Cameron Says U.K. Must Deal With Debts, ‘Go for Growth’

U.K. Prime Minister David Cameron will promise “a new type of growth” in a speech to business leaders that will also acknowledge that the euro-area crisis is having a “chilling effect” on the economy.

“When the nightly news is about rising interest rates in Europe and uncertainty about the future, it is not surprising that that affects business and consumer confidence,” the prime minister will tell the Confederation of British Industry’s conference in London today, according to speech extracts released by his office. “I am absolutely clear about the right answer for the U.K. economy. We need to deal with our debts and go for growth.”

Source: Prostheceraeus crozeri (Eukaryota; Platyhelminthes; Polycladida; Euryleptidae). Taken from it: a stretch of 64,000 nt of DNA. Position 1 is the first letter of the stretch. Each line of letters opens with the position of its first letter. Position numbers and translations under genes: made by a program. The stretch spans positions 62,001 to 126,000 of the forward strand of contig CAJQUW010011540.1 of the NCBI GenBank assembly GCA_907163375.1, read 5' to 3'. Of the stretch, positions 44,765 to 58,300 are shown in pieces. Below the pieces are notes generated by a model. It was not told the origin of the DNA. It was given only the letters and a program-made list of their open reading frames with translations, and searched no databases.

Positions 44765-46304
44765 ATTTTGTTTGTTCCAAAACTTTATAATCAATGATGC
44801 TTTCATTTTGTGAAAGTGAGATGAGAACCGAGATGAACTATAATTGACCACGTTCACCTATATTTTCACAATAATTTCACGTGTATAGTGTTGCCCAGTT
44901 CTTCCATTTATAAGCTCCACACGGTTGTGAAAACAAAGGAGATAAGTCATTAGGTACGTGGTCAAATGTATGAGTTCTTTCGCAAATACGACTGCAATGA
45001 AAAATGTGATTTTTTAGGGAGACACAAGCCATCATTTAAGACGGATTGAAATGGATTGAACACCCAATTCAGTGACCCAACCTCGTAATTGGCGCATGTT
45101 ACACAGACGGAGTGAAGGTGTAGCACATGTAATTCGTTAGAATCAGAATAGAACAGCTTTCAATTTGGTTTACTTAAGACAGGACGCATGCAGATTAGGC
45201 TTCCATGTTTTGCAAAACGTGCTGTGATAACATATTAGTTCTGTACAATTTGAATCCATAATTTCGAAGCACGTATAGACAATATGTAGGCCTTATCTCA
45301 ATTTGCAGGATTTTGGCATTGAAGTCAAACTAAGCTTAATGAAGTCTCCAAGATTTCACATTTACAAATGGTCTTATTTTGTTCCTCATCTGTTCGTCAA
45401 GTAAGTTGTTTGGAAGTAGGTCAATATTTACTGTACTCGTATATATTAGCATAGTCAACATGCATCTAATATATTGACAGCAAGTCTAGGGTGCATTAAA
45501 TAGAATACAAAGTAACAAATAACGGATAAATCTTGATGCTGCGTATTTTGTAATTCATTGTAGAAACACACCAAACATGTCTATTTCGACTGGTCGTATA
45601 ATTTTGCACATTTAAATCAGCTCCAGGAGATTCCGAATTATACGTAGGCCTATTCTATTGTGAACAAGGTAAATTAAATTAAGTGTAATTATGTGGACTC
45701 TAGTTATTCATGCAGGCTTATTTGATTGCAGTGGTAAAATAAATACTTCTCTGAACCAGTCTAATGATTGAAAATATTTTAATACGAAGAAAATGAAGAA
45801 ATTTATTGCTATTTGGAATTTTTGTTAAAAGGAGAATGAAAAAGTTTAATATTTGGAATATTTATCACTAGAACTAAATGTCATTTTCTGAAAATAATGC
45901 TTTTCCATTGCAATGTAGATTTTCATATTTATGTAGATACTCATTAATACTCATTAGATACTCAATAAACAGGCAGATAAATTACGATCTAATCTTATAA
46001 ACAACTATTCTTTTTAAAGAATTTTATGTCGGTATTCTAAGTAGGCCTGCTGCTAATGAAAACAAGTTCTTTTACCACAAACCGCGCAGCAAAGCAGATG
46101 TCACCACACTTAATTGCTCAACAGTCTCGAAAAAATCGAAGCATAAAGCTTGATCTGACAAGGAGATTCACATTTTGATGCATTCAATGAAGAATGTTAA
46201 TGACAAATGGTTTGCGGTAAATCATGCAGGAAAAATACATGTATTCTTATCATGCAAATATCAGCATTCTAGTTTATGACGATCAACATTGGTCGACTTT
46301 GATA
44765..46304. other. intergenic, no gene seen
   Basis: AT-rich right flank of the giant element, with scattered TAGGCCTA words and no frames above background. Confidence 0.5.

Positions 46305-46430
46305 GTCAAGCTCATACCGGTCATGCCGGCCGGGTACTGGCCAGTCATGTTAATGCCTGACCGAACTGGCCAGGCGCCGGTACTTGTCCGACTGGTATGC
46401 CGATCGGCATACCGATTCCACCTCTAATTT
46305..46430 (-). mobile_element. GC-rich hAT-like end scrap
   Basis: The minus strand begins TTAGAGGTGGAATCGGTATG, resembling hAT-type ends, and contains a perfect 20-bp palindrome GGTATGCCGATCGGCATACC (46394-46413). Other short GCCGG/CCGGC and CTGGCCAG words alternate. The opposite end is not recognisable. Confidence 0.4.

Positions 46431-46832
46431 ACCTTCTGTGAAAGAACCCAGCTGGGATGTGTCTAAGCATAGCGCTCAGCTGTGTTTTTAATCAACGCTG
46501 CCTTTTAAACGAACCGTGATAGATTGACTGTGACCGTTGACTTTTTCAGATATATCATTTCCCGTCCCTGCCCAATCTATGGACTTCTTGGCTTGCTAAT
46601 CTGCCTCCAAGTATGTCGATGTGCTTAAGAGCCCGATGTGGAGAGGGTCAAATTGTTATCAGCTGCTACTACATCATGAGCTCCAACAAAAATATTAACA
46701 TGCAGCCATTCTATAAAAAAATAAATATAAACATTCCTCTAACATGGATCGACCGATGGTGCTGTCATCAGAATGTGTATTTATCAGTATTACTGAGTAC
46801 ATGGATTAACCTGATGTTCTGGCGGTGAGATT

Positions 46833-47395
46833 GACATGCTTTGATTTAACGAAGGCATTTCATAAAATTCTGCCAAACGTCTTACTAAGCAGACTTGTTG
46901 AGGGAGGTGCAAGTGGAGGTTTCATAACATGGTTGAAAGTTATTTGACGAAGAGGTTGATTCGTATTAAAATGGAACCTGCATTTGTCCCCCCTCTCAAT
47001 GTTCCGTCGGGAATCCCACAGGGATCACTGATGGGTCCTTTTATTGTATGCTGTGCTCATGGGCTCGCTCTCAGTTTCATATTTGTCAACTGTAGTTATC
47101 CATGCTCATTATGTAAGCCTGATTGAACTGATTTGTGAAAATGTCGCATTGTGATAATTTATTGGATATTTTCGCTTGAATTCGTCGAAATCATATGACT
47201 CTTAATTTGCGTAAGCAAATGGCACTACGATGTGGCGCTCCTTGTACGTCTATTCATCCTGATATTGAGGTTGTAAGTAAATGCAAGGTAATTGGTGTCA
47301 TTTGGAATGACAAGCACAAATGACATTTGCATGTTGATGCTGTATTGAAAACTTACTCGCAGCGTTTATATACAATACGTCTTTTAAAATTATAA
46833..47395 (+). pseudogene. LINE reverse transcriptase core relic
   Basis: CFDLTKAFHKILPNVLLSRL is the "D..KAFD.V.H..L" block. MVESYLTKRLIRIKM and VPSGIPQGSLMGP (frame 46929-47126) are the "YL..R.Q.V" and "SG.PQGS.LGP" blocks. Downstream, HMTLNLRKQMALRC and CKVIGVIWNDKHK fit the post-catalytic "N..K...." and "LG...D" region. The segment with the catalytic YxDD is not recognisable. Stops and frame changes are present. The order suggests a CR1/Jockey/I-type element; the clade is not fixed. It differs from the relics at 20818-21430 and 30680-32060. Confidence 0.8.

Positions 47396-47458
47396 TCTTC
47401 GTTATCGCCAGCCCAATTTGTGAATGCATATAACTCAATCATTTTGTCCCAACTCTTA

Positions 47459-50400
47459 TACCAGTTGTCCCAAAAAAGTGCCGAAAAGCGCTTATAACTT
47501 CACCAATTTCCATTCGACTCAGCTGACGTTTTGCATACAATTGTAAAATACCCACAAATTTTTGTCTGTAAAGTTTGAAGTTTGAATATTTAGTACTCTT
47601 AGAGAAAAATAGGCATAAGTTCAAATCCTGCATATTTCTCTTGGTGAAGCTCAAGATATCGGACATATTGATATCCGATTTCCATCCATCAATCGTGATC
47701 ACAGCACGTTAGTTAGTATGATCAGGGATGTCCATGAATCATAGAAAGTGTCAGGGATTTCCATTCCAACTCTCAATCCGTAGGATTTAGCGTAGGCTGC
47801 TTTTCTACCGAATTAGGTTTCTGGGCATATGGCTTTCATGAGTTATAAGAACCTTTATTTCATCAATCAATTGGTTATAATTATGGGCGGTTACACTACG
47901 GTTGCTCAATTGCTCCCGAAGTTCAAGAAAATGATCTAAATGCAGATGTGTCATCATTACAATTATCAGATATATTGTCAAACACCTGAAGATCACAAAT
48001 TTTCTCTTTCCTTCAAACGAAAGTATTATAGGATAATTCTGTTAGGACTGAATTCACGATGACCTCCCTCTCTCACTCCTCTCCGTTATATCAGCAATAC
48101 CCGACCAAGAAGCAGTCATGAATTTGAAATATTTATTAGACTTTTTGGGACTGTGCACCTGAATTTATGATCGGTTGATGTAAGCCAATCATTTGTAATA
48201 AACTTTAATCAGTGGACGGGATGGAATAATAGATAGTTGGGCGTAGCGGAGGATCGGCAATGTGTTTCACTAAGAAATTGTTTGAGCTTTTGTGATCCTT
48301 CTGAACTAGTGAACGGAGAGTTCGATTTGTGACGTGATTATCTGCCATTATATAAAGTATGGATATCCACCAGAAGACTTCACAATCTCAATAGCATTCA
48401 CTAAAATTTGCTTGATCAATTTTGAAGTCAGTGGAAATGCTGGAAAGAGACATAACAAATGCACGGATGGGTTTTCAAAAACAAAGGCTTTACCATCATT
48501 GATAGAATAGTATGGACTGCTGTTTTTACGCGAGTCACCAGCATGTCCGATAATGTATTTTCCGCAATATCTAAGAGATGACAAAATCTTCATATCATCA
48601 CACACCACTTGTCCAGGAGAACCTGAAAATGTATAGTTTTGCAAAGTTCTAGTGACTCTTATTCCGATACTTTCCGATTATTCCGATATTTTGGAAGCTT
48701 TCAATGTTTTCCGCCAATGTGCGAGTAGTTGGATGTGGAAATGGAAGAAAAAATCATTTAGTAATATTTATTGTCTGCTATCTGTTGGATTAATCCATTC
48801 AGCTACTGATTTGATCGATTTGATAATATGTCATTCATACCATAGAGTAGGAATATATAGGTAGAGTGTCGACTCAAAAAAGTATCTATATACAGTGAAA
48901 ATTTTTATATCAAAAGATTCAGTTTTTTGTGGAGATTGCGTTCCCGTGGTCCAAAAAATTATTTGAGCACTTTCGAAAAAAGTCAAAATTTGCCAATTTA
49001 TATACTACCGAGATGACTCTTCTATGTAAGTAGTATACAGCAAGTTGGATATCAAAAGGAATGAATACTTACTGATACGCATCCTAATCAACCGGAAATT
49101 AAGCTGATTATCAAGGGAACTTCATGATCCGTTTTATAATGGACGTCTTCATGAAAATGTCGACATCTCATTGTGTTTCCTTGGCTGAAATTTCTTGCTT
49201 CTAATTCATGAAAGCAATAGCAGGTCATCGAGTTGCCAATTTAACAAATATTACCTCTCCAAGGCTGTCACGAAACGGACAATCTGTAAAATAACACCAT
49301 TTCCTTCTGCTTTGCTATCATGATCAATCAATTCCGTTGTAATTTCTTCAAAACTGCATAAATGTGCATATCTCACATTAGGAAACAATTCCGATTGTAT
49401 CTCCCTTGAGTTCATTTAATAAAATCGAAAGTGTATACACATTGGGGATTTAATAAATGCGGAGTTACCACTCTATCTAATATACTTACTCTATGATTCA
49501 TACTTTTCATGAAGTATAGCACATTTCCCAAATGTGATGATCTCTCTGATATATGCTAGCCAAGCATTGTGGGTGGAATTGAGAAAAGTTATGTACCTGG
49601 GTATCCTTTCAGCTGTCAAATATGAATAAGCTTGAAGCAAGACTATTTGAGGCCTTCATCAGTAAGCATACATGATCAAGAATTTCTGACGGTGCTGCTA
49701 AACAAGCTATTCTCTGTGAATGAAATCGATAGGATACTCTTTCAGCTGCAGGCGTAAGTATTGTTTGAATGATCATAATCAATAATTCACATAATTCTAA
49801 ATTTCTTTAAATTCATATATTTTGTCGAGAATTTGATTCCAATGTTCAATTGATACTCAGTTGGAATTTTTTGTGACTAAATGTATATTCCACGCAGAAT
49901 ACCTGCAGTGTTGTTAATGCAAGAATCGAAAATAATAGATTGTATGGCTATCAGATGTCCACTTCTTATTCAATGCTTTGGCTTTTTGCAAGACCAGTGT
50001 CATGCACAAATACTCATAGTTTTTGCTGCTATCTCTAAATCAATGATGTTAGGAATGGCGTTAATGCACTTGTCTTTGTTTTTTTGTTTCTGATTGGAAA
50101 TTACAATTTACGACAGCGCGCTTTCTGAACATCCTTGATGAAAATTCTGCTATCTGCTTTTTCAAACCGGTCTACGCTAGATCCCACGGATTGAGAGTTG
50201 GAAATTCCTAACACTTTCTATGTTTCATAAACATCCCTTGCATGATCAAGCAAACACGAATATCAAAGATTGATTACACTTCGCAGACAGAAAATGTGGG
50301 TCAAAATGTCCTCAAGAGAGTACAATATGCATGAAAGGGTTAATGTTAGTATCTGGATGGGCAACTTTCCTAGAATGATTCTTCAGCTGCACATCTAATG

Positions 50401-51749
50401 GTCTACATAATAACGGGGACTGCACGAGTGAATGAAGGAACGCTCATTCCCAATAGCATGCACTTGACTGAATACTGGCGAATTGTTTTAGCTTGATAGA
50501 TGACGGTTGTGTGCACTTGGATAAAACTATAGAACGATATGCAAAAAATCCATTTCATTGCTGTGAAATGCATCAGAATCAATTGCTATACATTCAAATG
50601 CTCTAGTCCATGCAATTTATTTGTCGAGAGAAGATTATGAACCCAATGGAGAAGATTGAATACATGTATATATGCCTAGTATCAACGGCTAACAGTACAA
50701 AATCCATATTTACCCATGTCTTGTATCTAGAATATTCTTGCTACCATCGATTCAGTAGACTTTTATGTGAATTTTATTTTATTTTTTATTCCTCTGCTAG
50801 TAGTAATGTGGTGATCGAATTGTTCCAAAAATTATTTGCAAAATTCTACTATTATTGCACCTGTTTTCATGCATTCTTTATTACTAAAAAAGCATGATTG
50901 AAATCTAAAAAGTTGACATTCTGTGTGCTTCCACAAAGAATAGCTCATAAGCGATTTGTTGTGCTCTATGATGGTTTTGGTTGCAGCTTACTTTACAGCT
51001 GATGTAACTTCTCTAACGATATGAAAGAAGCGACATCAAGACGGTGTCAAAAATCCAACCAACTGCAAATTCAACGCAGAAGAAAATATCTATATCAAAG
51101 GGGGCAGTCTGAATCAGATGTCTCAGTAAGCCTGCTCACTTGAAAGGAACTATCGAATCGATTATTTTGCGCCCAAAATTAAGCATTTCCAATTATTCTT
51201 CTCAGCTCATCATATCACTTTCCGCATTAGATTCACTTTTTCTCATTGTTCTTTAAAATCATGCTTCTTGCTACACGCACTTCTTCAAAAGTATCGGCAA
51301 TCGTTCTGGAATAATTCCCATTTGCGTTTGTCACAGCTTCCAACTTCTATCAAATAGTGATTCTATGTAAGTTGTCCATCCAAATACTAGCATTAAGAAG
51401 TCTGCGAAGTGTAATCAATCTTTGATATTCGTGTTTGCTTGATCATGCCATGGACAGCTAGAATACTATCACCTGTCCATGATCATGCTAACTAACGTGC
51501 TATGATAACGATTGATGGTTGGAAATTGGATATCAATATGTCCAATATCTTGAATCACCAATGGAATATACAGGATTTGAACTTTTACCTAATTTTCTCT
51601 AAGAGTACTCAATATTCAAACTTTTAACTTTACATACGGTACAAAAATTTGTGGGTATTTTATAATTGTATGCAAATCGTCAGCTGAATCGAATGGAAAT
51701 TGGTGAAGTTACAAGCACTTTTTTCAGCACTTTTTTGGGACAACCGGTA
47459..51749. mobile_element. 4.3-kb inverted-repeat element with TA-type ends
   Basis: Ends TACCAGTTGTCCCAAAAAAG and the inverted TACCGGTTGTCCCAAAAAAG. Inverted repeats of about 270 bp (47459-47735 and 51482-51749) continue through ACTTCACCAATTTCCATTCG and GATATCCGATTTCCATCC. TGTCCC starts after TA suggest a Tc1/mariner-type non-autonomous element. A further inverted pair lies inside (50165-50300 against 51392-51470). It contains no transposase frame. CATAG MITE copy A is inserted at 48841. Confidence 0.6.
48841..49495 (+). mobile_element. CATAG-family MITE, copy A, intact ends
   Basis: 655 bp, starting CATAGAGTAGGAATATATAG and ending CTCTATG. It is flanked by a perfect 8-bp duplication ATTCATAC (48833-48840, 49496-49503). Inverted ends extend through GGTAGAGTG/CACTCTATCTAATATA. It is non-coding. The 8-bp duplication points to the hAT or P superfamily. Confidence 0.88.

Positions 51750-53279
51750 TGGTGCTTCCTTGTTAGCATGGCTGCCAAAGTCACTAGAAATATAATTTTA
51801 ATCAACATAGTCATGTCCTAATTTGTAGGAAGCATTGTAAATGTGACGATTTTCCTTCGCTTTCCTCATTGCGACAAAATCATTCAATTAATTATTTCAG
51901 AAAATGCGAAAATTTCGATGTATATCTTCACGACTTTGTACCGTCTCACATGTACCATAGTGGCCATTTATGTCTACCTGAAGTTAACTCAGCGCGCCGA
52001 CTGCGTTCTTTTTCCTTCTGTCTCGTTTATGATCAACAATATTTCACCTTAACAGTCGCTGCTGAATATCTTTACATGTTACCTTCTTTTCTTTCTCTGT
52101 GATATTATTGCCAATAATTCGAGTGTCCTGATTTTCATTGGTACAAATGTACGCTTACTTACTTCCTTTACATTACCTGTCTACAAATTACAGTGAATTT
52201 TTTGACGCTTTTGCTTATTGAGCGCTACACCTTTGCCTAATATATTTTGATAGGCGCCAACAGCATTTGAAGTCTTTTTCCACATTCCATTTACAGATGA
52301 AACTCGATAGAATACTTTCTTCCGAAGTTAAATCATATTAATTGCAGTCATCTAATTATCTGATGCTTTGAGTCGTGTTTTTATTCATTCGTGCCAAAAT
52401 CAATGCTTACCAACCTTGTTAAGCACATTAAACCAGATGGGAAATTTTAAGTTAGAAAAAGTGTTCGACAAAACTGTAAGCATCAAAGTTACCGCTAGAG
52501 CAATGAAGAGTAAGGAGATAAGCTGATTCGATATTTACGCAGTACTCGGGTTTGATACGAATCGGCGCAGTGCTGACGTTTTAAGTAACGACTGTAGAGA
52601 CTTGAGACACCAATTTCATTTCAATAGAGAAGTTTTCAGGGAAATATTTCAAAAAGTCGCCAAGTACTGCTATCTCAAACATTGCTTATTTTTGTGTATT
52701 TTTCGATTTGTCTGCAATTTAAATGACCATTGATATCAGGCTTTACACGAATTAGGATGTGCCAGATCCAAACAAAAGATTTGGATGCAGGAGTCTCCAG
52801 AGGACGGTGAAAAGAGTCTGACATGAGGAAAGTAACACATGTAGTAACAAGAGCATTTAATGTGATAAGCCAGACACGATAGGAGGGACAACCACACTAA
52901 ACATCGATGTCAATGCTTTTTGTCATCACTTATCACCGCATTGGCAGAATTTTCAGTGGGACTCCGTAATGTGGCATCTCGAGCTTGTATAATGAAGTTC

The prime minister will say the country’s economy has been “lopsided -- too dependent on debt, consumption and financial services.” He will promise to make Britain a better place to do business, through “radical deregulation” and changes to employment law.

The U.K. has seen three quarters of growth below 0.5 percent, having shrunk in the final quarter of 2010. The CBI said yesterday that business leaders’ confidence in the outlook for the economy had deteriorated.

Seventy percent of senior executives surveyed said their confidence deteriorated since August, the CBI said, citing a poll of 122 executives from Oct. 6 to Nov. 4. Eighty-two percent said they supported the government’s economic policy, and 17 percent said deficit reduction needed to be scaled back.

To contact the reporter on this story: Robert Hutton in London at rhutton1@bloomberg.net

To contact the editor responsible for this story: James Hertling at jhertling@bloomberg.net

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